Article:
As with the two previous volumes of the oversized and hardbound Next Men Premiere Collection, the production is first rate, but the content is otherwise no frills, no extras, no bonus material. With two alternative formats available, colour paperback or black and white paperback, how much you value Next Men as a series determines the amount to be spent on collected editions.

This content picks up halfway through the ‘Faith’ story, and continues with what was originally collected as Power and Lies. It’s all very good, John Byrne’s superlative art showing how much he’s enjoying what he’s doing, and the plot consistently avoiding predictability. From early on two of the main cast to date are very little seen, while the plots of the three story arcs change the mood considerably each time there’s a switch. What becomes the ongoing problem is that the Next Men are now no longer the only people with super powers. Somehow what were only villains from comics are manifesting in the real world, Byrne enjoying the creation of deliberately daft minor players, and the Next Men are called in to deal with the consequences. The strongest section is ‘Lies’, a consistent page turner with so many plots up in the air it seems there’s no way Byrne can complete them by the end of the book, especially as he begins by seemingly pulling the carpet out from under the ongoing situation.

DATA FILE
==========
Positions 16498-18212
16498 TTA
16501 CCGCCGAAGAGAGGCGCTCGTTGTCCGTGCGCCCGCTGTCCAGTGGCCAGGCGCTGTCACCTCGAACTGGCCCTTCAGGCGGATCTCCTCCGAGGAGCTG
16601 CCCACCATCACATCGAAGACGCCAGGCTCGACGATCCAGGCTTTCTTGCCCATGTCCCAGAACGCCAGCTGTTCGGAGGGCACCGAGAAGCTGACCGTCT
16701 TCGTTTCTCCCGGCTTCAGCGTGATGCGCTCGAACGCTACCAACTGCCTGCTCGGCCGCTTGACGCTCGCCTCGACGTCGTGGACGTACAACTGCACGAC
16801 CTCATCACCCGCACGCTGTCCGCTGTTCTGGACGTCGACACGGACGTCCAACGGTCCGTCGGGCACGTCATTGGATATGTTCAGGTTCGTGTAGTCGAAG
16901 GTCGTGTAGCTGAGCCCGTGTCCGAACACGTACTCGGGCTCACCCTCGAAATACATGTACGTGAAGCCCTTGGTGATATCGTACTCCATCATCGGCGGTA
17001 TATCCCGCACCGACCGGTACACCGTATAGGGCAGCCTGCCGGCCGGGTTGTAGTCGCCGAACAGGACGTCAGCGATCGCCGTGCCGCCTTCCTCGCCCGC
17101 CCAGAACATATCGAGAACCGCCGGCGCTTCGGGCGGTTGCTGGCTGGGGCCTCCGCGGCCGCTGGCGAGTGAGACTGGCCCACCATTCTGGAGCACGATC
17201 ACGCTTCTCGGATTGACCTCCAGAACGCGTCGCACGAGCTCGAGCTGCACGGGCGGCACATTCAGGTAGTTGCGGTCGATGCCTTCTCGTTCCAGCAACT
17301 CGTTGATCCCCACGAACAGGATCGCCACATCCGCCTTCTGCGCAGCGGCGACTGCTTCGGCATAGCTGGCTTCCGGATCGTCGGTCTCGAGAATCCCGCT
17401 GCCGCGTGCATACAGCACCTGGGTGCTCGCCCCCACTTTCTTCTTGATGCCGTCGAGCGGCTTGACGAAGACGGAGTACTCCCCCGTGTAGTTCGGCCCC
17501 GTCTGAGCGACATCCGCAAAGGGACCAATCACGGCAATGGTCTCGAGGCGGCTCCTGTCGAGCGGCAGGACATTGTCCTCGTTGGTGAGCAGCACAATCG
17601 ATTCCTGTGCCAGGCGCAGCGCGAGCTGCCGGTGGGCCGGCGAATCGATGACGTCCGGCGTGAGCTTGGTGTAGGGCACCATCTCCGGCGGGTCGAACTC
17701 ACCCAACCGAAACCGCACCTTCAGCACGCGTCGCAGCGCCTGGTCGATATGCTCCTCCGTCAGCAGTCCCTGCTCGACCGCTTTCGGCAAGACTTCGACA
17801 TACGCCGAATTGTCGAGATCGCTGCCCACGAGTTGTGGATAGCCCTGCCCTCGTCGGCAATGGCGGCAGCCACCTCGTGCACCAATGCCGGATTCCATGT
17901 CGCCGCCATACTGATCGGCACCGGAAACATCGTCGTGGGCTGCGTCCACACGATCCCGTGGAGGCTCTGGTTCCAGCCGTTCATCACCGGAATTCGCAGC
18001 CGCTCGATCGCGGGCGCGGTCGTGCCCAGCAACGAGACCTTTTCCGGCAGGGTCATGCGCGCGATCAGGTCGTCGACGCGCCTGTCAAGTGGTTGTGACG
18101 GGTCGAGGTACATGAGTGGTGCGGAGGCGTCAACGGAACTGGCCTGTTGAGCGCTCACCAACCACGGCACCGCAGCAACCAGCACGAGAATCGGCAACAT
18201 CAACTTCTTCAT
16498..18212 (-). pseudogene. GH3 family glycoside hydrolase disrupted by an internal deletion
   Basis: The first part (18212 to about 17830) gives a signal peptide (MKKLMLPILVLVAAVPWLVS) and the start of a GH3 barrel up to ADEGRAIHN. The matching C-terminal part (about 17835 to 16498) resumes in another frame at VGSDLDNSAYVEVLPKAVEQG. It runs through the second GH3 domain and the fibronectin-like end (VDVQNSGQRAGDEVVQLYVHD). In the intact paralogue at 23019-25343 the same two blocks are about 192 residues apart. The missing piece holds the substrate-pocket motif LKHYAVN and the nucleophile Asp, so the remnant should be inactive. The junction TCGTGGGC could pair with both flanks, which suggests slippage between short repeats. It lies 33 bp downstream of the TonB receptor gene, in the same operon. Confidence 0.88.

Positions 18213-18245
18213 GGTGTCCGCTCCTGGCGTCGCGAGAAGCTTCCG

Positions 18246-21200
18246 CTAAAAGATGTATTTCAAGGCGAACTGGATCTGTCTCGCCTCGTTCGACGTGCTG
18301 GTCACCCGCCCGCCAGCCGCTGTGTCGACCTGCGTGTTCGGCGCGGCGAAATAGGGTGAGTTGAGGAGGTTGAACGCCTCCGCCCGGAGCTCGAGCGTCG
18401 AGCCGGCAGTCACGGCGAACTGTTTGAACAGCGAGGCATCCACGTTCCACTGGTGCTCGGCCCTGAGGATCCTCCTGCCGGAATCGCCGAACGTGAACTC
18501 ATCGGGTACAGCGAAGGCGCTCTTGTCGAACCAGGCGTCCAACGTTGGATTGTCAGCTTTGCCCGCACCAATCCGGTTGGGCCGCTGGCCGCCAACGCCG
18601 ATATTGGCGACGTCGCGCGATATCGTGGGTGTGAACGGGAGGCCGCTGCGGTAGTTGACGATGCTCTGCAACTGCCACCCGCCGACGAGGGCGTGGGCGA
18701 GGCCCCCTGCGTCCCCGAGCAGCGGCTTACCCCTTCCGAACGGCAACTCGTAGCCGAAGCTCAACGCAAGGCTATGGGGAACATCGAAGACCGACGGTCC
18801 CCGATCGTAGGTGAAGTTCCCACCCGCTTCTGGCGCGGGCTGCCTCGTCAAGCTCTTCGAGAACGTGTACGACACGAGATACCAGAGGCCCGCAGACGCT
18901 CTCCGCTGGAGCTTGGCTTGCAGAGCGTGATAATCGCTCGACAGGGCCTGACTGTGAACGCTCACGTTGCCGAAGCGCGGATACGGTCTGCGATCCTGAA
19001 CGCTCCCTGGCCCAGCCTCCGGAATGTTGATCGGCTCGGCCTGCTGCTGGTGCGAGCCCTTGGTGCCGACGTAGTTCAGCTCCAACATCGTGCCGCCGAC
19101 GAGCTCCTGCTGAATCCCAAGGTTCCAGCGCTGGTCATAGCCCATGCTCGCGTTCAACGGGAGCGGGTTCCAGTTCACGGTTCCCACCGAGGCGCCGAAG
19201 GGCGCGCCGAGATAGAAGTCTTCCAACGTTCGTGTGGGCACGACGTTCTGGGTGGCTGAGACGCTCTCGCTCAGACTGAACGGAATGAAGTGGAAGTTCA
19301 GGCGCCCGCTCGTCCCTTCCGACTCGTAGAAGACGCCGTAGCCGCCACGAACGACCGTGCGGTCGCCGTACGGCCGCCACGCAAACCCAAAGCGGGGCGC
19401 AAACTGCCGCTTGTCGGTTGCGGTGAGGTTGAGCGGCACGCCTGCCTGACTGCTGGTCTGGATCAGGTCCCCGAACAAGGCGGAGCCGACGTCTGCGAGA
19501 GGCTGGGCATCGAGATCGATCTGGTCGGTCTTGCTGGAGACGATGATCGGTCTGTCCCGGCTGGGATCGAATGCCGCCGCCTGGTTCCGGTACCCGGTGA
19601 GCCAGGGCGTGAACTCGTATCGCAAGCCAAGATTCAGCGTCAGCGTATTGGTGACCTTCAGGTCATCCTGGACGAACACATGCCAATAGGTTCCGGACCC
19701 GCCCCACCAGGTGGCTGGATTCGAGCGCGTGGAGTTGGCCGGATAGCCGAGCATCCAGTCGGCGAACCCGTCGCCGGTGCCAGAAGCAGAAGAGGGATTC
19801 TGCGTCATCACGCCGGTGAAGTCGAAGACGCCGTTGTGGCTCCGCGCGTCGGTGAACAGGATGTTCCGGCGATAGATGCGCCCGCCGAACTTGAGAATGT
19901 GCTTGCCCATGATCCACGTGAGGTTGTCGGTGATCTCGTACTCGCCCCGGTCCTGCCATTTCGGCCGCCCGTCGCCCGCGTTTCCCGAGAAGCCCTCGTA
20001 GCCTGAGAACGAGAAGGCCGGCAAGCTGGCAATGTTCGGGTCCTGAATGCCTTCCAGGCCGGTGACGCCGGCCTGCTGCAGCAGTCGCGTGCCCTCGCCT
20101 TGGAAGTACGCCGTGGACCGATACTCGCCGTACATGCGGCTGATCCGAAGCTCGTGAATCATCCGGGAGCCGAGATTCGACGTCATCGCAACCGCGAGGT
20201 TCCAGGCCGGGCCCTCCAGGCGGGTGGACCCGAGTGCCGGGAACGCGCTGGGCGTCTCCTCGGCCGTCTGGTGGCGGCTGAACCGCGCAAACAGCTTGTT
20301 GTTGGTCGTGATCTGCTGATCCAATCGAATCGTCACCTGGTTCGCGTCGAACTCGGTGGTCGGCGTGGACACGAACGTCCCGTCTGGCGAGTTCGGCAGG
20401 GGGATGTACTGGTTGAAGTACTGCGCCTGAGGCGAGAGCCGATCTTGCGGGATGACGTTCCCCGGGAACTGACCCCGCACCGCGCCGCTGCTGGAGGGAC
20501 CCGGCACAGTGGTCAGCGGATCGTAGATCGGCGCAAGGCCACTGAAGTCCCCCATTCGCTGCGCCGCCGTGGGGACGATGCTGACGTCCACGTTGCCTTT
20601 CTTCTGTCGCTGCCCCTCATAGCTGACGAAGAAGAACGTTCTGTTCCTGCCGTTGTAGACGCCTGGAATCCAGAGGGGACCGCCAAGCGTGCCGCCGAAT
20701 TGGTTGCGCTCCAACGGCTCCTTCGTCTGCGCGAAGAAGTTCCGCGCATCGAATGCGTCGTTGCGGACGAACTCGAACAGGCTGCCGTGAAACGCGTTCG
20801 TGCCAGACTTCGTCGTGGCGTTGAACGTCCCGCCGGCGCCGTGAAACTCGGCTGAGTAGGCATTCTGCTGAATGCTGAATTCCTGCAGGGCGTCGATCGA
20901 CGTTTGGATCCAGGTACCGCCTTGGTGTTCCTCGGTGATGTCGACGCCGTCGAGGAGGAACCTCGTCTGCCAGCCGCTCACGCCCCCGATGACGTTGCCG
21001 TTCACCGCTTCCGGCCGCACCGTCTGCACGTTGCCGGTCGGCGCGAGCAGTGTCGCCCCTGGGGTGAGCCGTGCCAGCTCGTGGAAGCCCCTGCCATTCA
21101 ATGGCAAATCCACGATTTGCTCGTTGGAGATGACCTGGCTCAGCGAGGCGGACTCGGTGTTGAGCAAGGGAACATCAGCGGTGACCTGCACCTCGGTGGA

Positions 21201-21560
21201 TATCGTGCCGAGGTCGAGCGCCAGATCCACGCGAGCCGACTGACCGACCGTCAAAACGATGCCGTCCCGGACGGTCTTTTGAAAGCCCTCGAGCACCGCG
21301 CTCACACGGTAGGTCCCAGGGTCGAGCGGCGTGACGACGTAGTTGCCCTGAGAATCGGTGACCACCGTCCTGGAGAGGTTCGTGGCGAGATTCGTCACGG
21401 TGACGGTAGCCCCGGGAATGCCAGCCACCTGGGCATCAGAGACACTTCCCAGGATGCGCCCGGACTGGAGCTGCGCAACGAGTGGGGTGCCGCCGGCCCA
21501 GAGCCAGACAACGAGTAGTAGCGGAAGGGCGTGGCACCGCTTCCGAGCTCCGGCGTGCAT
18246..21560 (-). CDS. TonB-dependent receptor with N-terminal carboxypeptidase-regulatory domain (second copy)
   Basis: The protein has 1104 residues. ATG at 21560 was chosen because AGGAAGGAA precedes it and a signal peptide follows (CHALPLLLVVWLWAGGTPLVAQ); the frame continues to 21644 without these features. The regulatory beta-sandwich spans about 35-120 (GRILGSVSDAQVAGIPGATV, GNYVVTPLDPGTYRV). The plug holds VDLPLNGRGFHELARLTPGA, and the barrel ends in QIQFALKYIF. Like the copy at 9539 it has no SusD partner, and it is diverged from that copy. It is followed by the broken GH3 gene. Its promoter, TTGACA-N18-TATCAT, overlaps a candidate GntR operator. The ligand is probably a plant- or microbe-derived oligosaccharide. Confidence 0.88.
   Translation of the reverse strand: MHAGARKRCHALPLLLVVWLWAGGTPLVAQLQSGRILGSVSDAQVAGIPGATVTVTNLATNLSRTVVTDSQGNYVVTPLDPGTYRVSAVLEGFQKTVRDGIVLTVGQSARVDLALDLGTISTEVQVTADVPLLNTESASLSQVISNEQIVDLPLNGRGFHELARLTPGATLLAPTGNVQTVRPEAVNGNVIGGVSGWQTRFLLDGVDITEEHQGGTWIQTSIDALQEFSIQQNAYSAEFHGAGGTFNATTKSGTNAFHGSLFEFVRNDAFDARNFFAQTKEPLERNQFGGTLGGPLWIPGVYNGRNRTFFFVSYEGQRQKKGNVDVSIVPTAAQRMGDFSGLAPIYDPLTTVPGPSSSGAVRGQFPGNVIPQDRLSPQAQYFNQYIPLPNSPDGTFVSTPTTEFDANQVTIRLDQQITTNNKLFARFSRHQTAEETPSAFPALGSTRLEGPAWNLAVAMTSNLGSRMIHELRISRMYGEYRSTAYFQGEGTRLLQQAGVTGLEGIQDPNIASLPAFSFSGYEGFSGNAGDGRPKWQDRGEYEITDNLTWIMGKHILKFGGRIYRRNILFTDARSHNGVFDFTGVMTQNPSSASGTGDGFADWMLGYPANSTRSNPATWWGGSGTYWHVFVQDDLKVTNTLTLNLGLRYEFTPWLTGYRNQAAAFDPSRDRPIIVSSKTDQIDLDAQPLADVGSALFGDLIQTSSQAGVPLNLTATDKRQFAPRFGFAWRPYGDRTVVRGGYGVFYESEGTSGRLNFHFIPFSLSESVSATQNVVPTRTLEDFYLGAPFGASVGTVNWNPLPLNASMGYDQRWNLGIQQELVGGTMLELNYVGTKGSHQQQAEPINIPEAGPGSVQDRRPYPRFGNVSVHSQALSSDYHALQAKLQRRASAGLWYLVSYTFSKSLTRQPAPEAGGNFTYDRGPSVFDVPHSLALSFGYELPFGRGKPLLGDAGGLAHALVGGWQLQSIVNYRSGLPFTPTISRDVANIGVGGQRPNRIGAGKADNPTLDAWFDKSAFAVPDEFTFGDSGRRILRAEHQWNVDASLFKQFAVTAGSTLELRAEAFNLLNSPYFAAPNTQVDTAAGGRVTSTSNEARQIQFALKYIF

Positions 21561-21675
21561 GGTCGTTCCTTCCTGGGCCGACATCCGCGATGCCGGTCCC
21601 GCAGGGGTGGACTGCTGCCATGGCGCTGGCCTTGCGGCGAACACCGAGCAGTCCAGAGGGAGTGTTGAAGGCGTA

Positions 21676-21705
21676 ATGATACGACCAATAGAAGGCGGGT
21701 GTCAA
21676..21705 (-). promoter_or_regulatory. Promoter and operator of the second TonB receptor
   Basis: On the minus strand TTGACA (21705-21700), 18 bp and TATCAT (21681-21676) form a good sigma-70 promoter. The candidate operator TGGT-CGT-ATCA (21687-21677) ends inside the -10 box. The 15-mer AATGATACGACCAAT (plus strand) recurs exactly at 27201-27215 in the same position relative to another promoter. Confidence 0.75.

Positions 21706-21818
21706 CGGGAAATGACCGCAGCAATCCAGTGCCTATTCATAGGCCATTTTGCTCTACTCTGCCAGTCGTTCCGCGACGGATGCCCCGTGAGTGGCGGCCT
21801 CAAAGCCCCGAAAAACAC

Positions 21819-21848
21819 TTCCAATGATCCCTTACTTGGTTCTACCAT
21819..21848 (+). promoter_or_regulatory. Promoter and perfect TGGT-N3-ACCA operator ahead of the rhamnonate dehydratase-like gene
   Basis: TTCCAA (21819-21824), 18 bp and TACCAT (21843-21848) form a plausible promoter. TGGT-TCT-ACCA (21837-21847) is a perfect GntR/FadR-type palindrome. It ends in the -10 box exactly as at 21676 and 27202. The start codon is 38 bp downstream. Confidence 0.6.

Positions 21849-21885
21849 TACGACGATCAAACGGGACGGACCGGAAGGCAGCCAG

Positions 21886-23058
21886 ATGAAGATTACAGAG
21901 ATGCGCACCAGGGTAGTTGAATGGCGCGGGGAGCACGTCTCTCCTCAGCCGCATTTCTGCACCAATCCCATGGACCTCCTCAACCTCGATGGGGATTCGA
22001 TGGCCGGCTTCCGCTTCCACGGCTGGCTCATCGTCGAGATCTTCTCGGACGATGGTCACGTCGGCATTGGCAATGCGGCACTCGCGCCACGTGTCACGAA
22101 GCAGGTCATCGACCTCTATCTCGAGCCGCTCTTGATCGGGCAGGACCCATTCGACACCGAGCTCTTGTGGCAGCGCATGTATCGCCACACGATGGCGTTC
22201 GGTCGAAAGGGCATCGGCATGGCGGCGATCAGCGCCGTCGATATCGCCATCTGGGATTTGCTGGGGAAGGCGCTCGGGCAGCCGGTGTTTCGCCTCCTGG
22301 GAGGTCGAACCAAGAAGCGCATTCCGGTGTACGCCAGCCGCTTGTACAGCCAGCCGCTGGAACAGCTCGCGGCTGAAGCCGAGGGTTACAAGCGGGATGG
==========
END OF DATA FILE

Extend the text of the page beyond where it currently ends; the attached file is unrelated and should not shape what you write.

Crucial to events is the back-up strip ‘M4’, which at first appears to have little connection, but the way it fuses with the Next Men’s continuity and the finale here is an ingenious piece of plotting, very neat in explaining seeming contradictions in what we’re being told. That ties into the finale in which a battle for the White House is a real thriller. While certainly a suitable Season One finishing point, not everything is resolved, and for the original readers a conclusion sixteen years later must have been a real surprise for a series long written off as completely dead.

The publication size of this collection is consistent with volume two, but not volume one, so anyone choosing this format is going to have uneven looking books on their shelf.